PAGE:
Niko Huuhtanen, a native of Helsinki, Finland, heard his name called twice this summer, first by the WHL’s Everett Silvertips at No. 2 overall, and then, by the Tampa Bay Lightning in the seventh round of the 2021 NHL Draft. After playing many of his formative years with the Espoo Blues organization, this past season Huuhtanen suited up for Tappara U20 in the SM-Sarja — Finland’s top Under-20 league — where he posted 34 points in 37 games, along with 73 penalty minutes. In the 2021 Under-18 Worlds, he recorded two goals and three assists, along with a plus-3 rating, for Finland in seven games.

No. 1 – Niks Fenenko – Defense – Baie-Comeau Drakkar (QMJHL)

Baie-Comeau selected Niks Fenenko with the first overall pick of this summer’s selection process, a notable pick as there hasn’t been much talk about the 2004 birth-year defenseman out of Latvia. Fenenko, a 6-foot-1 left-handed blue-liner, has been playing for HS Riga, his hometown club, in the top-tier Latvian league. He skated for Latvia at the IIHF World Under-18 Championship this past spring, finishing with a minus-3 rating in four games. Before his time with Riga, Fenenko spent two seasons playing in the Latvia U17 league with HK Pirati, playing up multiple age groups.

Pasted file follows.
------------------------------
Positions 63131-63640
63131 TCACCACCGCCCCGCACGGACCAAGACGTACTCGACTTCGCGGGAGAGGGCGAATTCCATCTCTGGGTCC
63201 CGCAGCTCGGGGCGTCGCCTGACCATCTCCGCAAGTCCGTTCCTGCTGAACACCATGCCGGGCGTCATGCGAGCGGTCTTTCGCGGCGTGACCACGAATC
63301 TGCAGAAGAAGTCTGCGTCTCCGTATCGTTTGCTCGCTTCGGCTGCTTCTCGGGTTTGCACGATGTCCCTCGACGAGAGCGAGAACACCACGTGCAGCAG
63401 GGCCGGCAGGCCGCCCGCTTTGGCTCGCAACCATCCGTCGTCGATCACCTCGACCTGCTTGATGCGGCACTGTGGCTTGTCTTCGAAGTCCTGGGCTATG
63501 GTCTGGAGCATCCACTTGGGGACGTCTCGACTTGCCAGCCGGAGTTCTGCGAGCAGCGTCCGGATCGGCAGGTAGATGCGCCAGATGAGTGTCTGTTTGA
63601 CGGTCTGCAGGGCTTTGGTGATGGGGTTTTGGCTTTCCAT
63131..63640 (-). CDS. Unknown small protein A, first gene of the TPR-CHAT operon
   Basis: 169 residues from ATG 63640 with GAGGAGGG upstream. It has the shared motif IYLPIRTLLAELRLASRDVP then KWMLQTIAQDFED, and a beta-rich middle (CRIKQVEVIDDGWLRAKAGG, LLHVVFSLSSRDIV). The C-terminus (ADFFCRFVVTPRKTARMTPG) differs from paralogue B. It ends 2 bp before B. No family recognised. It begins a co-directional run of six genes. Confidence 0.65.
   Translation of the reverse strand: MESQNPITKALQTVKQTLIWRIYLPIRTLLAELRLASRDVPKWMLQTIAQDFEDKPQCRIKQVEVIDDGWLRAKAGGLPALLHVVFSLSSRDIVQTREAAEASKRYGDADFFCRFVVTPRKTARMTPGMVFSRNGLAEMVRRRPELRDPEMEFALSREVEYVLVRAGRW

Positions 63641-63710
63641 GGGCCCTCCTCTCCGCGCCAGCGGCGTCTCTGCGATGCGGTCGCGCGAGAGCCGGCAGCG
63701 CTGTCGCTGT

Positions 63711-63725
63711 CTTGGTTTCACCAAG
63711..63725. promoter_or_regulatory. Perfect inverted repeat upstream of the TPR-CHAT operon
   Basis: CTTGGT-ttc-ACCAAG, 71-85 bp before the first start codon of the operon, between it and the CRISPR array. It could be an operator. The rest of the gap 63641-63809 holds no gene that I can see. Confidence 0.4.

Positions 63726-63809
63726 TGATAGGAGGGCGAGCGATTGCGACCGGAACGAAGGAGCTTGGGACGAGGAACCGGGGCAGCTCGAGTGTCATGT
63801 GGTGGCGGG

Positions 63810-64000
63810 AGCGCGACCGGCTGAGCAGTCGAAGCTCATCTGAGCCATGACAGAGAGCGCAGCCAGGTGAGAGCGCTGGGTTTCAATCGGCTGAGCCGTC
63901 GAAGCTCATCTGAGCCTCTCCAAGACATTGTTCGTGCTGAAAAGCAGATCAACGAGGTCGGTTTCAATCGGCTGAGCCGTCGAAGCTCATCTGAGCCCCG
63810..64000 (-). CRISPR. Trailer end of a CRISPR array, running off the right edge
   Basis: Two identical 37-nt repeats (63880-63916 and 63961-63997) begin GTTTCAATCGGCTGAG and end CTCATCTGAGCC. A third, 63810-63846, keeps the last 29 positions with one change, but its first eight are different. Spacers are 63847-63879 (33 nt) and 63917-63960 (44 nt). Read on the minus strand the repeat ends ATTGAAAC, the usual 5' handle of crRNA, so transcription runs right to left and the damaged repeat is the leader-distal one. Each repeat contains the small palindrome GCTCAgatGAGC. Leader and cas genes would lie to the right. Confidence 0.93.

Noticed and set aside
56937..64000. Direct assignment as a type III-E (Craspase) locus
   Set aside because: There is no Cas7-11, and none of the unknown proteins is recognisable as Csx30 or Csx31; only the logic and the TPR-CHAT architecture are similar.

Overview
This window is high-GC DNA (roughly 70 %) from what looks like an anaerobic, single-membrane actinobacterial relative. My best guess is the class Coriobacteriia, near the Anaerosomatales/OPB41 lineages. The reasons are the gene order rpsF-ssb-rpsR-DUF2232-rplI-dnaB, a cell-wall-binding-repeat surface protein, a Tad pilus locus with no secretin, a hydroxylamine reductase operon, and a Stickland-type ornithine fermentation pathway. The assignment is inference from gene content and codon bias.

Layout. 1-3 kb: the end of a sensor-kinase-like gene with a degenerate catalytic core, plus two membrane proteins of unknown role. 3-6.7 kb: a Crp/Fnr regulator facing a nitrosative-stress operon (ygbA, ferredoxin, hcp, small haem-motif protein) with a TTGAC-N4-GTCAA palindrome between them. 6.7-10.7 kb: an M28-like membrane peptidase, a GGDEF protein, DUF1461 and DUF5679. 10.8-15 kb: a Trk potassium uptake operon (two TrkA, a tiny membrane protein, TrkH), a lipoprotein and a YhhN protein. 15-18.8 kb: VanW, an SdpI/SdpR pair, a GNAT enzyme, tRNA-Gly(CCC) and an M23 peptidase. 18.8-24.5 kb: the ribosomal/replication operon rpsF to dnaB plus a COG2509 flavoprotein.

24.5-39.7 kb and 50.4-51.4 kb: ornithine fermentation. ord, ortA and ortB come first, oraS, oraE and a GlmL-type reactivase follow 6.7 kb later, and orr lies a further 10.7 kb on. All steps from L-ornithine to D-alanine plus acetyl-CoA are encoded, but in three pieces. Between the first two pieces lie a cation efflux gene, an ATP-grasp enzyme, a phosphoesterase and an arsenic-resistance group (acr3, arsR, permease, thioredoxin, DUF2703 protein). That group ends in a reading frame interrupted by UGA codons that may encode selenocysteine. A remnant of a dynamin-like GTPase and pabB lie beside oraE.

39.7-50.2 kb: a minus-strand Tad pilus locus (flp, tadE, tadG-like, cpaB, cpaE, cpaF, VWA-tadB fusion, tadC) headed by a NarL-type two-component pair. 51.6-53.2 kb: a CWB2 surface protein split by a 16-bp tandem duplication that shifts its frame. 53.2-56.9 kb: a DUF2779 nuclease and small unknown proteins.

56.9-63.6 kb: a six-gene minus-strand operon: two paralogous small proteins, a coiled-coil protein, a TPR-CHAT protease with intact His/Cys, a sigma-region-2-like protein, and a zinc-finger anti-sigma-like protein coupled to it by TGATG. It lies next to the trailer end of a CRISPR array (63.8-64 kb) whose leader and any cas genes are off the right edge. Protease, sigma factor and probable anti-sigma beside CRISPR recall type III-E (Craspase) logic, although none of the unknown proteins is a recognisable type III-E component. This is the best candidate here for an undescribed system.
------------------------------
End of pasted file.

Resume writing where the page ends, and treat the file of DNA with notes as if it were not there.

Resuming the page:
The CHL is still widely considered the top developmental league for junior hockey players around the world. More than 1,100 active professional players first competed in one of the CHL’s three subsidiary leagues before being drafted into the NHL. It routinely bridges the gap between youth hockey and college/professional hockey for hundreds of players each year, and the season is set to start next month.